The Boston III was powered by R-2600-A5B engines and carried a crew of four as a bomber. The Boston IIIA was similar but built by Boeing. Some Boston III/IIIA were fitted as intruders with four 20mm cannon under the forward fuselage, four 7.69mm guns in the nose, and two 7.69mm guns in the upper flexible position.

Following the experimental XA-20E, with a 37mm nose cannon and General Electric turrets, the A-20G appeared. This was similar to the A-20C except that the transparent bombardier nose was replaced by a solid nose fitted (in earlier versions) with four 20mm cannon and two 12.7mm machine-guns and ultimately with six 12.7mm guns. A few also had a single 12.7mm upper flexible gun, but this was soon replaced by a power-driven turret armed with two 12.7mm guns. Thicker armour for increased crew protection on ground-attack missions was also added.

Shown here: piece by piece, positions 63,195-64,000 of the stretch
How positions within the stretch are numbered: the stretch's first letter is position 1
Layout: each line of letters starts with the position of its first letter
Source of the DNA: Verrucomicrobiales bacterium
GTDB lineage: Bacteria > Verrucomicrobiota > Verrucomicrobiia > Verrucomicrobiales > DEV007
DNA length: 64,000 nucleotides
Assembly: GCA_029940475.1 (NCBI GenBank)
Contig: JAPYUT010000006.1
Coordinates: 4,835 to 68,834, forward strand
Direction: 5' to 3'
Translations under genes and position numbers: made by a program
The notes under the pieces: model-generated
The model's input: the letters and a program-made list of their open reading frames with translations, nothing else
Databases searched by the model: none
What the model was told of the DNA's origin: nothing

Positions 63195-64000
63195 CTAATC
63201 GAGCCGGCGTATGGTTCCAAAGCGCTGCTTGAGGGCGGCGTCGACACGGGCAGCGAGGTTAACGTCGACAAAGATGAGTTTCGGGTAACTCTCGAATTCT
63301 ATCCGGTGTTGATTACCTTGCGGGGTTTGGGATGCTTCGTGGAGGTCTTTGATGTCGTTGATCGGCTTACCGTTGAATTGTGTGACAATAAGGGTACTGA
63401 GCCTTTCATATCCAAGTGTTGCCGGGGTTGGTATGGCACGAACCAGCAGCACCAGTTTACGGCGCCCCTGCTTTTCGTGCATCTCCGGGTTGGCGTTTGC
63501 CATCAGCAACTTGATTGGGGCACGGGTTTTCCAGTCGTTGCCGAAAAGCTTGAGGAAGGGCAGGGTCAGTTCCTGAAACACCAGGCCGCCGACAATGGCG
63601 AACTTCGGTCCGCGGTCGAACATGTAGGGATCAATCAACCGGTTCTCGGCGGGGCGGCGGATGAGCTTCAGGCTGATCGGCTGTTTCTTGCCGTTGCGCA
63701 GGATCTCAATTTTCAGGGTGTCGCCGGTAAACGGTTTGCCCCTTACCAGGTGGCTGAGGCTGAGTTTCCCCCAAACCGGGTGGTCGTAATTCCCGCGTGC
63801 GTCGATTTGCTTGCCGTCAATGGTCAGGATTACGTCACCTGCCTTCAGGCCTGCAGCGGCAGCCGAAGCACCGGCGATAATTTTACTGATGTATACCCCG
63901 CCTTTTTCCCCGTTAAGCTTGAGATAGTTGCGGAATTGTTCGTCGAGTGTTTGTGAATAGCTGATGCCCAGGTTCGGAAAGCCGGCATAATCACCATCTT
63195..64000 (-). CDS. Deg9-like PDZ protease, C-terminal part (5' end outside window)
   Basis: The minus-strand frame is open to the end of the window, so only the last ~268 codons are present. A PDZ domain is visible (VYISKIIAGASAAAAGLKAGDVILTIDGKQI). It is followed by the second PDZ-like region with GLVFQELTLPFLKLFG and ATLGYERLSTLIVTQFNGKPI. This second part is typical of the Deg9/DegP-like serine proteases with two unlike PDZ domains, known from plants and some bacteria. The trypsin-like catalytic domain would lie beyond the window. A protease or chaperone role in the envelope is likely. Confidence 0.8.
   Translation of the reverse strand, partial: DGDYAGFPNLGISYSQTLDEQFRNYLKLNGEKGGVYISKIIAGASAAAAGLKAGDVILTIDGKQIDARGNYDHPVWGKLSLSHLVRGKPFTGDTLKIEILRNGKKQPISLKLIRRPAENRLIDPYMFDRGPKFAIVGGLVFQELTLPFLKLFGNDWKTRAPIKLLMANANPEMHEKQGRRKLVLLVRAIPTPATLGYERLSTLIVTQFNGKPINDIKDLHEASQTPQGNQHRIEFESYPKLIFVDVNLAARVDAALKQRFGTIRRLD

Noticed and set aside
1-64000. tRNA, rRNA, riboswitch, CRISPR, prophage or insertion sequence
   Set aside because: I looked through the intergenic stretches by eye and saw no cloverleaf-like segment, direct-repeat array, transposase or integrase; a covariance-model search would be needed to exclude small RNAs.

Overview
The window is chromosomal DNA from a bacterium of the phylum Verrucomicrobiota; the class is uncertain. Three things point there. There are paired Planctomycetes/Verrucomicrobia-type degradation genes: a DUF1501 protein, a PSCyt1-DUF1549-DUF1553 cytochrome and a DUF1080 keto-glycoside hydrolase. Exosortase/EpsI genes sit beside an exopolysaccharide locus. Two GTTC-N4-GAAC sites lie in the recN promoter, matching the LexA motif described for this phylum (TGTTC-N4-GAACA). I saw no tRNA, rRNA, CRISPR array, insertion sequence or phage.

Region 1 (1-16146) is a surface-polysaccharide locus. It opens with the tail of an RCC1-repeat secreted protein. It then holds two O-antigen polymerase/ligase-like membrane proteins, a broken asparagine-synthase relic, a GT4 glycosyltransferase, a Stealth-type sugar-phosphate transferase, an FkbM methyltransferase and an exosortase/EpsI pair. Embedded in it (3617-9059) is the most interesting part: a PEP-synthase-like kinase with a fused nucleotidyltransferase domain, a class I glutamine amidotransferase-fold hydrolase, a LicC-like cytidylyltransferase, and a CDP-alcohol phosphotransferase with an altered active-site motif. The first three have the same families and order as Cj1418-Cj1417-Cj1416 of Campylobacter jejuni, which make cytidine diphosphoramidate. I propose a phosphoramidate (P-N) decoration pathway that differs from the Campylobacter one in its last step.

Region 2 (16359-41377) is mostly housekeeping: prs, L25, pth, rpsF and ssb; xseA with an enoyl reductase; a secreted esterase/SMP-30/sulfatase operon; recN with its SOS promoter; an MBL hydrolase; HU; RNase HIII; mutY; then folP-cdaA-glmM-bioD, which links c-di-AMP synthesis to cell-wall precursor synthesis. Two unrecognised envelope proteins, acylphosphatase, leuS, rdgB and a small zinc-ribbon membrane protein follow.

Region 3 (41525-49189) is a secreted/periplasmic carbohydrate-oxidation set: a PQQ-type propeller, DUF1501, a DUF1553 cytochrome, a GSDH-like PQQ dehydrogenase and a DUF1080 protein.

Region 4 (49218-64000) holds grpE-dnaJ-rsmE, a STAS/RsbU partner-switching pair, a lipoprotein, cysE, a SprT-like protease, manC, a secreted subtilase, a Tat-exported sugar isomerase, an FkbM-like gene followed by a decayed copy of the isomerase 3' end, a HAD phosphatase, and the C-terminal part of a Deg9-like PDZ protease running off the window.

The A-20H was powered by two 1,267kW R-2600-29 engines and incorporated minor improvements. The A-20J was identical to the later version of the A-20G except that the attack nose was replaced by a moulded-plastic bombardier's nose incorporating bombing controls and flight navigation instruments. One in ten A-20G were completed as A-20J to serve as squadron lead planes. Armament consisted of two 12.7mm machine-guns (one in each side of the transparent nose), two in the power-operated dorsal turret and one in the lower rear firing position.

The A-20K was identical to the A-20H except that the attack nose was replaced by a bombardier's nose, as with the A-20J. The British Boston V was similar. Special US versions of the A-20 appeared as the P-70 night fighter with R-2600-11 engines and armed with four 20mm cannon mounted in a fairing beneath the fuselage bomb bay; the P-70A conversion of the A-20G with R-2600-23 engines and six 12.7mm machine-guns in a solid nose and dorsal and lower guns; the P-70B development of the P-70A for training, with six 12.7mm 'package' guns and special radar (converted A-20G/J); the F-3A night photographic-reconnaissance conversion of the A-20J/K; and BD-1/2 target tugs for the US Navy.

Douglas A-20 / DB-7 / Boston / Havoc

 ENGINE2 x Wright R-2600-23 Cyclone 14, 1193kW